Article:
What if the ubiquitous phrase “farm to table” is backward? What if the key to eating better and healing the earth lies in switching the order of those words? According to San Fransisco-based Anthony Myint, the Mission Chinese co-founder-turned-climate-change-activist, it’s the “table to farm” movement that has the potential to help stop global warming. Myint has brought this ethos to Colorado in the form of Zero Foodprint (ZFP), a nonprofit organization he established four years ago.
ZFP is all about taking collective action at the table to make improvements to our domestic food systems at the farm level. Specifically, the organization’s focus is on regenerative agriculture, or carbon farming. The science is relatively new, but carbon farming is essentially synonymous with regenerative land management practices that include growing food while replenishing soil health, so that soil can sequester more carbon dioxide from the atmosphere. “Carbon farming could buy us many decades of time, or it could be so powerful it could lower global temperatures,” Myint says.
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Until recently, ZFP’s work has been focused on California, but after Myint spent time in Denver last summer attending the Slow Food Nations conference, he got to know our chefs, diners, and policy makers, deciding that the Centennial State is the best spot in which to expand the ZFP program.
Here’s how it works: Participating restaurants add a small optional surcharge to tabs, with the funds raised going back to local farms in the form of grants to help farmers set up carbon farming projects. A one percent surcharge is Myint’s goal—which translates to donating $.50 for every $50 spent—but restaurants can also participate by going carbon neutral.
“Healthy soil is the biggest win-win in the food movement, and shockingly very little of our food economy incentivizes healthy soil,” Myint says. “One percent feels like not that big of a difference to the customer, but system wide that starts to create tens or hundreds of thousands of dollars to change farming practices on local farms. Policy makers can then scale up, and instead of chefs opting in, maybe that becomes the default, and all of sudden we have millions of dollars.”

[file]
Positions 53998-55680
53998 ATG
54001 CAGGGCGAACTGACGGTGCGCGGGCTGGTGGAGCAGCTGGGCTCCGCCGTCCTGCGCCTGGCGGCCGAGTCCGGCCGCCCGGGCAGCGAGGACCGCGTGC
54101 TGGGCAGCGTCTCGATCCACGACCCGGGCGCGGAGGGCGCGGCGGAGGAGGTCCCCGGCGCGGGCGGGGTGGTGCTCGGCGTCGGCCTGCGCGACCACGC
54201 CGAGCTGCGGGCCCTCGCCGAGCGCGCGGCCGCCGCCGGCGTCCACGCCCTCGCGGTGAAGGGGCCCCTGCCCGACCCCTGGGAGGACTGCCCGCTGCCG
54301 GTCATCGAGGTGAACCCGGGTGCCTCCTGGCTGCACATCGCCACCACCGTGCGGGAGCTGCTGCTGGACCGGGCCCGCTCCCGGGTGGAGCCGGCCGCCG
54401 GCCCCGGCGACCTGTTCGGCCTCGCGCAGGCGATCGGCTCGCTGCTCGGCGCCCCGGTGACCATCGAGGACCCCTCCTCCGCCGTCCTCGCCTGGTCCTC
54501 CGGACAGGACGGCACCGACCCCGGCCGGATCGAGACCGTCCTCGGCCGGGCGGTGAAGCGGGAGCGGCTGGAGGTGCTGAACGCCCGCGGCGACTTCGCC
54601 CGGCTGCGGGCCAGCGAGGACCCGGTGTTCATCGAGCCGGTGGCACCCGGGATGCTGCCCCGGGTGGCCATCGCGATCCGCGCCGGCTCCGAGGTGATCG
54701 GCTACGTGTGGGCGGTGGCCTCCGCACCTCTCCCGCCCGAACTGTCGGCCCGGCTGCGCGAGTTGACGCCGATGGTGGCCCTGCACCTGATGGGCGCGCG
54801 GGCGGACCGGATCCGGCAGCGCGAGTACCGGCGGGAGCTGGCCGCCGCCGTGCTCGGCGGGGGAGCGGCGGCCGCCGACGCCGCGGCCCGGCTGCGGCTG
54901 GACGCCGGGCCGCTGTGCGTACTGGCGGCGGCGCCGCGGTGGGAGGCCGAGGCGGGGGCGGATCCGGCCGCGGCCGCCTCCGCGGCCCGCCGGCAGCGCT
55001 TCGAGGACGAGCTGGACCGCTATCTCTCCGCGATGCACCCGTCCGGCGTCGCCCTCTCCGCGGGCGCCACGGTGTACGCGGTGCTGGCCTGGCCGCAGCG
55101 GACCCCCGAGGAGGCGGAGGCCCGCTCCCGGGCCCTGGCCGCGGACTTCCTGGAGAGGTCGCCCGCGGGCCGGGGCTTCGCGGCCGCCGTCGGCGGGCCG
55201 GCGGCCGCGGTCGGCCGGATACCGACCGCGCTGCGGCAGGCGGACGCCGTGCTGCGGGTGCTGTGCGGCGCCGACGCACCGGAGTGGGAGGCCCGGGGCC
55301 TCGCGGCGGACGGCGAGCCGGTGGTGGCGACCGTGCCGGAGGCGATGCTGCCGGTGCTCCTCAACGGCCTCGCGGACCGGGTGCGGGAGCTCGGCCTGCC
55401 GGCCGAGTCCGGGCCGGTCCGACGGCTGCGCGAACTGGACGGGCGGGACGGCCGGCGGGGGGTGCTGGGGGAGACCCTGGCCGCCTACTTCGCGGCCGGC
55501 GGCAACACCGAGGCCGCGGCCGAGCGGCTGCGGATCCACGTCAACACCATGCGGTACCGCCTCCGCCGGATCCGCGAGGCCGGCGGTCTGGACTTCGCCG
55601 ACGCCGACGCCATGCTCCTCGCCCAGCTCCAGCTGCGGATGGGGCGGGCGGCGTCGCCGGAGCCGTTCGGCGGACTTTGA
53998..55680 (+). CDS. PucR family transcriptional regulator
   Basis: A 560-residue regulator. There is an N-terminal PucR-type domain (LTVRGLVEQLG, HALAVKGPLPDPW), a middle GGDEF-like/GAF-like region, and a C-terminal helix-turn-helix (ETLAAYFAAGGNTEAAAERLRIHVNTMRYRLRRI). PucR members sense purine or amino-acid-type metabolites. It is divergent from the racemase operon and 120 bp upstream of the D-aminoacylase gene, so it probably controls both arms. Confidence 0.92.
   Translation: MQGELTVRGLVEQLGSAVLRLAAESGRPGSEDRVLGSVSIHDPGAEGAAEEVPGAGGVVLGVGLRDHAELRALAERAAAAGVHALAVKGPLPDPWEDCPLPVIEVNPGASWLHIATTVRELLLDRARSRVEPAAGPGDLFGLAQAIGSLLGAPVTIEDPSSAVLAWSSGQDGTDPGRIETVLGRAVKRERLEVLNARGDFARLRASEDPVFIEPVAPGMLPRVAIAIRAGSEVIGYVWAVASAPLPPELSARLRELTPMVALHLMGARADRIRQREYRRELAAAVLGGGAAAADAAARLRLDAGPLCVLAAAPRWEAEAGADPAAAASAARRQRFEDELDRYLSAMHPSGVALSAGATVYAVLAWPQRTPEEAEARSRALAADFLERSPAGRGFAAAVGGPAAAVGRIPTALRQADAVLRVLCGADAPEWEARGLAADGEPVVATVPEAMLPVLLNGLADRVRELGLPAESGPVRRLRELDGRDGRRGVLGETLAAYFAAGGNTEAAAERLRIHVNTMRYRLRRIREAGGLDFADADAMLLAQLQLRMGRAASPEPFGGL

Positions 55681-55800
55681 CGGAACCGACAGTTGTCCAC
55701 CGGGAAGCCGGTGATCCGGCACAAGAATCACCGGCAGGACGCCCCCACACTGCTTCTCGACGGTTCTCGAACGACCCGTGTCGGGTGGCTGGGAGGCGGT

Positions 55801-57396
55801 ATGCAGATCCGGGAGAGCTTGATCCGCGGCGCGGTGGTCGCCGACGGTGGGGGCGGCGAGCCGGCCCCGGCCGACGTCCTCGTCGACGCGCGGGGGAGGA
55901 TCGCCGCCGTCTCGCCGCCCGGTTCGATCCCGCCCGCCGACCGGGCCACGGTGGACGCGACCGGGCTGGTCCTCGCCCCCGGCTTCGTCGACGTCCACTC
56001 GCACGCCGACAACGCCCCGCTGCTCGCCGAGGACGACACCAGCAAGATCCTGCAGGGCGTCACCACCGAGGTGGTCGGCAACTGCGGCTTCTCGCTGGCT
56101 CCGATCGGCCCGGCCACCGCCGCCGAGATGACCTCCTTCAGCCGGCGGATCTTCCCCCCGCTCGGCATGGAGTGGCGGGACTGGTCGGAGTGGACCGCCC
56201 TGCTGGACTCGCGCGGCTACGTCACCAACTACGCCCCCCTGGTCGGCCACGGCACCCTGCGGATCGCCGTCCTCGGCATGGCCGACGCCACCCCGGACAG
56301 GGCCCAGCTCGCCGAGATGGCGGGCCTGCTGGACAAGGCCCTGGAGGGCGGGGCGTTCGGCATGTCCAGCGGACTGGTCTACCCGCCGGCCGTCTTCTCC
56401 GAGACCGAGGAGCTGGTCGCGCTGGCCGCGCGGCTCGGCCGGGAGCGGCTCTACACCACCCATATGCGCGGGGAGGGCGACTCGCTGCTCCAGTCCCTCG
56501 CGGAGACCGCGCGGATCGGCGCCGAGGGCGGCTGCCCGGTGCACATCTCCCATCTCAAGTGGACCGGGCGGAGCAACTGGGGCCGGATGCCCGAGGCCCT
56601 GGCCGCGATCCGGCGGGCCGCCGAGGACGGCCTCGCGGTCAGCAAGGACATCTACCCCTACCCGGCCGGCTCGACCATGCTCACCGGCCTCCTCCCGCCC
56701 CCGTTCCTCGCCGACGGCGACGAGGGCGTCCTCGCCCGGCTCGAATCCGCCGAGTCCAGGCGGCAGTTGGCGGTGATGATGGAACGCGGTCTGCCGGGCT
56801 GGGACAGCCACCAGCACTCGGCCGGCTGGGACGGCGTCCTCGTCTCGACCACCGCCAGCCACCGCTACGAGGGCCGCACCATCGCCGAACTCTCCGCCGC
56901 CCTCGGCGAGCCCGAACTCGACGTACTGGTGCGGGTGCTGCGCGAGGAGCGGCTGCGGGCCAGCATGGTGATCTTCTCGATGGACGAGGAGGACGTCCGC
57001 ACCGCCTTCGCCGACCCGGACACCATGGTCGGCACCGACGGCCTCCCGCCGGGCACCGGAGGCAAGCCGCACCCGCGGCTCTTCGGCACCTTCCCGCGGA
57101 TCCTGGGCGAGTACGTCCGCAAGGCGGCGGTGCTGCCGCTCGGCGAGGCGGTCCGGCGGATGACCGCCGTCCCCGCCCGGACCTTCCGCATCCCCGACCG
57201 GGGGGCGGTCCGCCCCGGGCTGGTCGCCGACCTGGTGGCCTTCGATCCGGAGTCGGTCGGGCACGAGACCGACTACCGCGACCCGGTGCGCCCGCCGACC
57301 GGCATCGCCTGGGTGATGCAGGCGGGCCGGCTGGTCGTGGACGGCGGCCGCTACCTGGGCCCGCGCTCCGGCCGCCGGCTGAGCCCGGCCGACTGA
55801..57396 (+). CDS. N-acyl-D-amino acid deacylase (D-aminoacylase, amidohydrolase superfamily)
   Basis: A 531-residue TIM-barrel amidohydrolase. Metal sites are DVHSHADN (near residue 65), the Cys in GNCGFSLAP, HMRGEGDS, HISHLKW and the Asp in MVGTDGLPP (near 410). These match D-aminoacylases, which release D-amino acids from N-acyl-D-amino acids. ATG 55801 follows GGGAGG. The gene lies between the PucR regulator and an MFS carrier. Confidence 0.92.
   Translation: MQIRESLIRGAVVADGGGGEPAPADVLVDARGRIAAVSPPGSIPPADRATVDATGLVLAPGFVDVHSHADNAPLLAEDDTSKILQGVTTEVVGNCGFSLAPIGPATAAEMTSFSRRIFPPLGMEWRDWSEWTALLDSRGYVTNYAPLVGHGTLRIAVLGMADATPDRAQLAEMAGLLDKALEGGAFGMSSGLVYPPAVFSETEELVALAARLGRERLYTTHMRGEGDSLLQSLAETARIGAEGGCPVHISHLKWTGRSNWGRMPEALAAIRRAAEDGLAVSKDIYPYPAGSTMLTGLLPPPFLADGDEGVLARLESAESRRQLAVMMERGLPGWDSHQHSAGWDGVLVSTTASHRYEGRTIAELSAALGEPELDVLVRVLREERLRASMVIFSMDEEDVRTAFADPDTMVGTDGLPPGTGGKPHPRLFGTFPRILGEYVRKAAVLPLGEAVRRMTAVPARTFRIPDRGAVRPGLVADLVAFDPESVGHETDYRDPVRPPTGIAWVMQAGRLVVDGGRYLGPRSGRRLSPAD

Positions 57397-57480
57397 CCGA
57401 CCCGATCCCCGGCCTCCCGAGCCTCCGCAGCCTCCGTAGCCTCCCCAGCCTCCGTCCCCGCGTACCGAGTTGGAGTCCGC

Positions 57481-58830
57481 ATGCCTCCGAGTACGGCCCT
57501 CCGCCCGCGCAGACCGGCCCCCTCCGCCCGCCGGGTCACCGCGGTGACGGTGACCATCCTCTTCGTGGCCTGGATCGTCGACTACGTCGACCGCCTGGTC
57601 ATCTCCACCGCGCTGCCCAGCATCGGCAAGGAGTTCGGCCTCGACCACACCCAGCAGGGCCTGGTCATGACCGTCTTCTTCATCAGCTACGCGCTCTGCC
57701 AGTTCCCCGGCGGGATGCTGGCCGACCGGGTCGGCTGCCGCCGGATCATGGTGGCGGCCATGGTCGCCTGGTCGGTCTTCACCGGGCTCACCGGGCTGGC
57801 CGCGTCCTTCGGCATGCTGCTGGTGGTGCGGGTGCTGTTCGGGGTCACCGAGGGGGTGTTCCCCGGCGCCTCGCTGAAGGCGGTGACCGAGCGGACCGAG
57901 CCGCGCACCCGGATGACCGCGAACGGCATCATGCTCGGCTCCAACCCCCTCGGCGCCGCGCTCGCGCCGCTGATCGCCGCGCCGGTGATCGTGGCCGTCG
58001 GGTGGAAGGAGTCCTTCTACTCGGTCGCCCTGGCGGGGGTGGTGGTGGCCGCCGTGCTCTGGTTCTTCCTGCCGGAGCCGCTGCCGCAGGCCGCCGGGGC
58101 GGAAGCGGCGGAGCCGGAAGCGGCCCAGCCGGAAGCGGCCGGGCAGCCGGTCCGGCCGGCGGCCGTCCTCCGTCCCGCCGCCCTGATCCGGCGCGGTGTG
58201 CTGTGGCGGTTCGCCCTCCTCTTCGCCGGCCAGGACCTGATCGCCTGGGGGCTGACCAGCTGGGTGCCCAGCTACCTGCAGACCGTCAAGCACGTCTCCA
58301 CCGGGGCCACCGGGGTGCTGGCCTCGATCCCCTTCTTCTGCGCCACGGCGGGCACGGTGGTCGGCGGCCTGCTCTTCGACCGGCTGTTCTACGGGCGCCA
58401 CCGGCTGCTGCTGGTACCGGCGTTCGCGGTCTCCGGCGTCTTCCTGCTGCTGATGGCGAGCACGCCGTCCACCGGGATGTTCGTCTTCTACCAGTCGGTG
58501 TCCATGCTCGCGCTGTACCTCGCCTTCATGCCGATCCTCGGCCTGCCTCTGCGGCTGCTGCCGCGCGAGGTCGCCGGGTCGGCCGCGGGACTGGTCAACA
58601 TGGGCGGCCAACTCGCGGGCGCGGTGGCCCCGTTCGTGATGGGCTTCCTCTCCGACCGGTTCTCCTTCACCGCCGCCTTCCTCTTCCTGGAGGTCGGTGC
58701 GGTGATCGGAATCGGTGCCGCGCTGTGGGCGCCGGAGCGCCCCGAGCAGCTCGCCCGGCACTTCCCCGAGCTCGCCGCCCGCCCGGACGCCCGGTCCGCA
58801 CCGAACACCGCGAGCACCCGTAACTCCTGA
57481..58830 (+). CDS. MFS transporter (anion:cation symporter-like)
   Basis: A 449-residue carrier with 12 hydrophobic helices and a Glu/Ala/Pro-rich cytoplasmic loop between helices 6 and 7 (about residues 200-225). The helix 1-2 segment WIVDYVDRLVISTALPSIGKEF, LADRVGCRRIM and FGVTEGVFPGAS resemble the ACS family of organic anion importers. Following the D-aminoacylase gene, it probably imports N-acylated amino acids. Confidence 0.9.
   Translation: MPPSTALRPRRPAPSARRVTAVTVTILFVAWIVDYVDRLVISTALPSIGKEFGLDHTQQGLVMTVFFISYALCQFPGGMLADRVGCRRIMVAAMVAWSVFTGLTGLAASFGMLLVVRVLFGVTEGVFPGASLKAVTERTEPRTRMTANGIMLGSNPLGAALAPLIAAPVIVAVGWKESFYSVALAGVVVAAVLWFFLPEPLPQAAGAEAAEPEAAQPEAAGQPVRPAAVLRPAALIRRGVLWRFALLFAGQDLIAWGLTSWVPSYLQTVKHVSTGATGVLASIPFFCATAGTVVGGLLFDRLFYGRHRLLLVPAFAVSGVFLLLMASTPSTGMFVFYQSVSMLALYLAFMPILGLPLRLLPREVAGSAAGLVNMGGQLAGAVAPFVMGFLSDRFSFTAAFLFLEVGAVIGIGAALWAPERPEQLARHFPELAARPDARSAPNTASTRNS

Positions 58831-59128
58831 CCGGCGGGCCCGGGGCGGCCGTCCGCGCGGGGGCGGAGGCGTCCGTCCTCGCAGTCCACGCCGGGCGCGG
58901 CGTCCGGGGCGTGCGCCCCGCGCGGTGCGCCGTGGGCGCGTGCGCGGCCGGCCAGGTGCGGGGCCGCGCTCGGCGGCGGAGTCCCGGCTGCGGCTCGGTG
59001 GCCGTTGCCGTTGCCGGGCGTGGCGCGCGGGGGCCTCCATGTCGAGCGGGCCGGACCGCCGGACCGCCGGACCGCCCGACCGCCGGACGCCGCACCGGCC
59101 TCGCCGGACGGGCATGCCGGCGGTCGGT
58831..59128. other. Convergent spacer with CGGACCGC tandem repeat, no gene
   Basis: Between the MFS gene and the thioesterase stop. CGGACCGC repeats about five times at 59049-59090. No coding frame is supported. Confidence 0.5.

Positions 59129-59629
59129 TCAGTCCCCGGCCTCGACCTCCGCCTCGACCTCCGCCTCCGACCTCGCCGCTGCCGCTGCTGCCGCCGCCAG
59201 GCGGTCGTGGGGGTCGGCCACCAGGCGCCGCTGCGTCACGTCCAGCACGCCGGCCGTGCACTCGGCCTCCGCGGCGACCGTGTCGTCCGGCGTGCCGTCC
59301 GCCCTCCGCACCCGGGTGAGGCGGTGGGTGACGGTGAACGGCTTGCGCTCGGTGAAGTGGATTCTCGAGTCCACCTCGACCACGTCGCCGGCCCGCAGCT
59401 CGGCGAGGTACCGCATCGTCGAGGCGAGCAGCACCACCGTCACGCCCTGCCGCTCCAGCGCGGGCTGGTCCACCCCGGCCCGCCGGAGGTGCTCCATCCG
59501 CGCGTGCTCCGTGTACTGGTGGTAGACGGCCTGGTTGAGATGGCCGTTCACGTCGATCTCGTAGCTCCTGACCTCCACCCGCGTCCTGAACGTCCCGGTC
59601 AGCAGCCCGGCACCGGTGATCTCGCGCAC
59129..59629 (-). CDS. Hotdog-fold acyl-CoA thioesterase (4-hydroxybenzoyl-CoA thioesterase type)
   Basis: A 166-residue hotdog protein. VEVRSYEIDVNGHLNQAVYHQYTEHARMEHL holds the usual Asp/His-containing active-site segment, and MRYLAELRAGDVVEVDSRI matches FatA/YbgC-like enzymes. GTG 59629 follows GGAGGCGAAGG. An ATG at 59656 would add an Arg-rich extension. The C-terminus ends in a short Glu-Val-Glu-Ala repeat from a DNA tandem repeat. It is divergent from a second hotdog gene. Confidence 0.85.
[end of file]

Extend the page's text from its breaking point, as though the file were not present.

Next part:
Boulder-based Mad Agriculture is partnering with ZFP to help connect the dots between the funds ZFP raises and local growers. Longmont’s McCauley Farms has already received a ZFP grant and is working with Mad Agriculture on a carbon farming project expected to remove 300 tons of carbon from the atmosphere.
Currently, Annette, Grand Junction’s Bin 707, Serendipity Catering, and Sullivan Scrap Kitchen have signed on to the ZFP program, and there are many more Colorado restaurants set to join this fall. Local compost pick-up company Scraps Mile High will be a part the initiative as well, although its still working on how to best operationalize a surcharge.
“Someone can choose, through this small surcharge on their meal, to support this carbon-rich regenerative farming,” says Brett KenCairn, senior policy advisor for climate and resilience for the city of Boulder. “We hope ultimately it becomes the norm… all restaurants would be expected to be a part of the program, and that a person has to opt out if they don’t want to pay that fee.”
The city of Denver is also getting involved with ZFP via its newly formed Office of Climate Action, Sustainability, and Resiliency. It will add ZFP as an elective criterion to its Certifiably Green Denver restaurant and caterer certification, the city’s business sustainability program, as well as promoting ZFP to their participants. “While Denver doesn’t have much agricultural land, we support the use of compost and carbon sequestration through regional regenerative farming practices,” says Susan Renaud, the office’s community engagement administrator.
“We need this collective action to make real change,” Myint says. “Colorado’s going to lead a big movement.”